In granting the People's motions to retroactively apply the indeterminate terms to the initial commitments, the trial court denied defendants' requests for jury trials on the current SVP petitions. Each defendant appeals, asserting that the amendments (1) violate due process guarantees based on the burden shifting provisions of section 6608; (2) violate the equal protection principle because SVP's are treated differently from other persons civilly committed for mental illness; and (3) violate double jeopardy and ex post facto principles. Additionally, defendants claim that the order granting the People's motion to retroactively convert their initial commitments to indeterminate terms violated their due process rights by denying each of them a trial on the current SVP petition. Reynolds also challenges his initial commitment as void due to reliance on assessment protocols that had not been formally adopted (underground regulations).

We hold that the statutory scheme on its face is constitutional. However, Taylor, Badura, Wright and Reynolds were denied a trial on their current status as SVP's, requiring reversal of the retroactive conversion of their initial commitments and remand for further proceedings to determine their status as SVP's. We also hold that Reynolds's initial commitment was not void, despite the fact the psychological assessment protocol had not been formally adopted.

DISCUSSION

We deal first with the issues common to all defendants.

1. Application of the Amended Provisions of the SVPA to Persons Subject to Petitions to Extend a Two-year Term Do Not Violate Due Process Principles Provided the Individuals Are Afforded a Trial to Determine Current SVP Criteria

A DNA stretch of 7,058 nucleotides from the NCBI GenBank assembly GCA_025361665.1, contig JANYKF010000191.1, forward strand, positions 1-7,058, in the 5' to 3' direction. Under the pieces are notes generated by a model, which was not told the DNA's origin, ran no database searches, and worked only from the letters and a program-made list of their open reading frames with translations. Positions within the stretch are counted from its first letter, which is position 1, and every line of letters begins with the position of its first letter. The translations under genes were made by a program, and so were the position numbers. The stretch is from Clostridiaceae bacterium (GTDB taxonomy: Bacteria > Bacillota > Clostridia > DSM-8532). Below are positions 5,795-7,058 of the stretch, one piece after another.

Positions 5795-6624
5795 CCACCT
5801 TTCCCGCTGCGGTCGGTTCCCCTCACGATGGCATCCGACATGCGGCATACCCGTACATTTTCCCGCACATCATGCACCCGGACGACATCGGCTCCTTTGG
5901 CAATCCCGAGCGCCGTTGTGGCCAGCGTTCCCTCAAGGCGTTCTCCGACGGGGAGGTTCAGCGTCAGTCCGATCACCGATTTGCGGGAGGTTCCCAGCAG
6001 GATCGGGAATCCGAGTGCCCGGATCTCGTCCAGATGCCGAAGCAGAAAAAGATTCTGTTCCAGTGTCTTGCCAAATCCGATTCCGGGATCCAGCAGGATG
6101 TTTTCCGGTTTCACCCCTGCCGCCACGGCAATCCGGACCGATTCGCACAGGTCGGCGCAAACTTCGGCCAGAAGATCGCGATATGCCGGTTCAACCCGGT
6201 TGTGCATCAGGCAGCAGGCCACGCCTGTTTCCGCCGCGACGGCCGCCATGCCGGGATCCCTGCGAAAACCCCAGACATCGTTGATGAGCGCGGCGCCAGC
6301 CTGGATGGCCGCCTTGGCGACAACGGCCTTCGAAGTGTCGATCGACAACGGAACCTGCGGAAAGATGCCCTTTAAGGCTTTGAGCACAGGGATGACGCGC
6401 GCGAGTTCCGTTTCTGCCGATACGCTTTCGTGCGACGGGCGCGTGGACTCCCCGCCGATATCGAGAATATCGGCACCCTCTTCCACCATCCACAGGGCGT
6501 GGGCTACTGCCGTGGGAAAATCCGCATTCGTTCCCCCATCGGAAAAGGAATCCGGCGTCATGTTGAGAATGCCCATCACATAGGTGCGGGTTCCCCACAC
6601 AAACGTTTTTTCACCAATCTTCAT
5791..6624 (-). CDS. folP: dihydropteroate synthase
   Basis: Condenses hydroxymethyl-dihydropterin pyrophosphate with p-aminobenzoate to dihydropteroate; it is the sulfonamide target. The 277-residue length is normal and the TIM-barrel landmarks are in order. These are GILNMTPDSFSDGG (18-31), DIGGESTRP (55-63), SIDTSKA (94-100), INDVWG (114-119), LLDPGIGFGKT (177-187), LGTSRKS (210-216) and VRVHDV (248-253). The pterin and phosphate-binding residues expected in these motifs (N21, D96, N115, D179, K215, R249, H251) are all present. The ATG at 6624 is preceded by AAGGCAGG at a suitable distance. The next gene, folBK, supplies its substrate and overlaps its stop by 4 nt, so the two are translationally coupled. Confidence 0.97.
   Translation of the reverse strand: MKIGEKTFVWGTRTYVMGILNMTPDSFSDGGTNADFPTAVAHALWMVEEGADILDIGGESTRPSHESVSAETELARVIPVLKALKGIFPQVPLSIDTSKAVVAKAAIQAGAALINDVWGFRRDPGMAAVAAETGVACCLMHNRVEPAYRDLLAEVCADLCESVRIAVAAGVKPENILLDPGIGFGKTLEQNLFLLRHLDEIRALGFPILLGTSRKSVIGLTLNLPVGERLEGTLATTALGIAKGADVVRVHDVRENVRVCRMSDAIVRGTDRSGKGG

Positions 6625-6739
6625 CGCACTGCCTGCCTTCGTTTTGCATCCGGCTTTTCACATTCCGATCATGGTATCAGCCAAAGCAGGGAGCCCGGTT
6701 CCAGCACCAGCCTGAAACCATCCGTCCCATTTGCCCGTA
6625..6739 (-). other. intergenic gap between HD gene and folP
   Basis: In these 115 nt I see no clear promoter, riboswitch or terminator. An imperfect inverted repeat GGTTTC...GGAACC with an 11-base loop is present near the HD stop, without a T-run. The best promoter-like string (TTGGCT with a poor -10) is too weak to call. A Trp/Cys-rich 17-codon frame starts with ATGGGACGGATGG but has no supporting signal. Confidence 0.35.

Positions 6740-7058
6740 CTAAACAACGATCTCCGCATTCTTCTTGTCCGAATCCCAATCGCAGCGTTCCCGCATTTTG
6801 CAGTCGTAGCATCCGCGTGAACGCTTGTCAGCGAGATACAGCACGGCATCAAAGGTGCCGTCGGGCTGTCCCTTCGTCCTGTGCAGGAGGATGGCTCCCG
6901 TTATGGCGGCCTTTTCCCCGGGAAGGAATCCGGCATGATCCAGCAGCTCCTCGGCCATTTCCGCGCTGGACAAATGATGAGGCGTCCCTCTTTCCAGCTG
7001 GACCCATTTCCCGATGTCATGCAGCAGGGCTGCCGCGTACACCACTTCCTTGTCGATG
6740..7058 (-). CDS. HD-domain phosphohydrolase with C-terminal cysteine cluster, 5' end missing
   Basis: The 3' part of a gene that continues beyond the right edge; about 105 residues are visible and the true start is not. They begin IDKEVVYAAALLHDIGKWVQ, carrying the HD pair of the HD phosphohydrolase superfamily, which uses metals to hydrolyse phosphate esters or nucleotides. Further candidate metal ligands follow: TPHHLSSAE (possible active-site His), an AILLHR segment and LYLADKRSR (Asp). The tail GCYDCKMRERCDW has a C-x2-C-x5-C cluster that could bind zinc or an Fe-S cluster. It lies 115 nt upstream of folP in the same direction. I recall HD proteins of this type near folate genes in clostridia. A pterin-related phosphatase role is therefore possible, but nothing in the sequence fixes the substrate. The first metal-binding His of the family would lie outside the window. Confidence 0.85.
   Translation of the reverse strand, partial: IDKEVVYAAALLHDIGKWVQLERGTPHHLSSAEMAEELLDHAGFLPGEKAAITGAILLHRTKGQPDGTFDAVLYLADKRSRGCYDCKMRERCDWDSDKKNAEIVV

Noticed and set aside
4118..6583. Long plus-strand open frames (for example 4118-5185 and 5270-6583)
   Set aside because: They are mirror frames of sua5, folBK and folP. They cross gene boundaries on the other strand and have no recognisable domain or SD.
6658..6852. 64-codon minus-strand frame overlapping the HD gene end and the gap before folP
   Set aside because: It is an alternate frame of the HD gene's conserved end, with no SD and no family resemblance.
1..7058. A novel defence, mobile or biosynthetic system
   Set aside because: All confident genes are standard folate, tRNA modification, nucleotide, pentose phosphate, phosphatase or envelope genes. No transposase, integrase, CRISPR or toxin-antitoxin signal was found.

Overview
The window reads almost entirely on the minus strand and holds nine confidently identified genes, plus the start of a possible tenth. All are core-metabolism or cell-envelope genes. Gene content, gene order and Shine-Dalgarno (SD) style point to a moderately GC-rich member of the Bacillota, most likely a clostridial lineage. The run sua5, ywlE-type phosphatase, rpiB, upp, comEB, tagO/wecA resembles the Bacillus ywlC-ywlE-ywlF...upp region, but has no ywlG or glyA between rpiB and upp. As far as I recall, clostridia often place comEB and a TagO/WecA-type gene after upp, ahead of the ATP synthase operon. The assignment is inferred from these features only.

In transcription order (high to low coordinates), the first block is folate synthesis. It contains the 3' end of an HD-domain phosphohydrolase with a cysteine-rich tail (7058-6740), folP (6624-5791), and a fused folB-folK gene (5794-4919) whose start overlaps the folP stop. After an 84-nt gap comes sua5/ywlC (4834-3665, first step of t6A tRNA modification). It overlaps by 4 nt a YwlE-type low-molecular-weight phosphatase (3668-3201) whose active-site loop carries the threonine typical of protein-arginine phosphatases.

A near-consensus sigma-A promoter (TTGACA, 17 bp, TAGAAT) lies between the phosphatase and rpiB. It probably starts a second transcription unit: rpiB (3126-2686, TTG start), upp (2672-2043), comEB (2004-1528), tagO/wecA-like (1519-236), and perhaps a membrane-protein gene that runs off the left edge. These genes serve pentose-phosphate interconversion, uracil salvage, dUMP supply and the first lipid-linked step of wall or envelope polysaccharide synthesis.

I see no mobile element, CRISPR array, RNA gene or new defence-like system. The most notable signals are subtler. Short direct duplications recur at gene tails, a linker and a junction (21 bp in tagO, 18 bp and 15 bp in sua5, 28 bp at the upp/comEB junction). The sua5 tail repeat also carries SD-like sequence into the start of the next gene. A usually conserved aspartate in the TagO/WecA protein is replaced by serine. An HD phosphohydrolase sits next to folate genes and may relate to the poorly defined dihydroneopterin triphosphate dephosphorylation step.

All five defendants argue that the amended provisions of the SVPA are unconstitutional because (a) each defendant was deprived of a trial; (b) the amended SVP procedure places the burden on each defendant to petition for release after an indeterminate commitment; and (c) replacing a two-year commitment with an indeterminate commitment permits the state to hold a person for the rest of his or her life without having to prove he or she remains mentally ill and dangerous. Defendants also complain that the amended provisions of the SVPA violate the due process principle by shifting to each defendant the burden of proving they are no longer SVP's. We disagree.

Prior to the 2006 amendments, the SVPA required the People to file a new petition to extend the civil commitment of a SVP every two years and to prove that an individual met the criteria to be considered a SVP beyond a reasonable doubt. (Former §§ 6601, subd. (i), 6604, 6604.1; People v. Munoz (2005) 129 Cal.App.4th 421, 429.) In 2006, the Legislature amended the SVPA to provide for indeterminate terms of commitment, and the voters approved Proposition 83, which also provided for indeterminate terms of commitment for SVP's. The amendments included indeterminate terms of commitment upon the initial order of commitment and deleted all references to two-year commitment terms or extensions of prior commitments. (§ 6604.1.)

Prior to filing a petition to determine if an individual is a SVP, the individual must be evaluated by two practicing psychologists or psychiatrists. (§ 6601, subd. (d).) Once the petition is filed, the court conducts a probable cause hearing; if the court finds there is probable cause to believe the individual is a SVP, the person named in the petition may be detained in a secure facility or state hospital until a trial is completed. (§ 6602.) The individual is entitled to a trial by jury, ...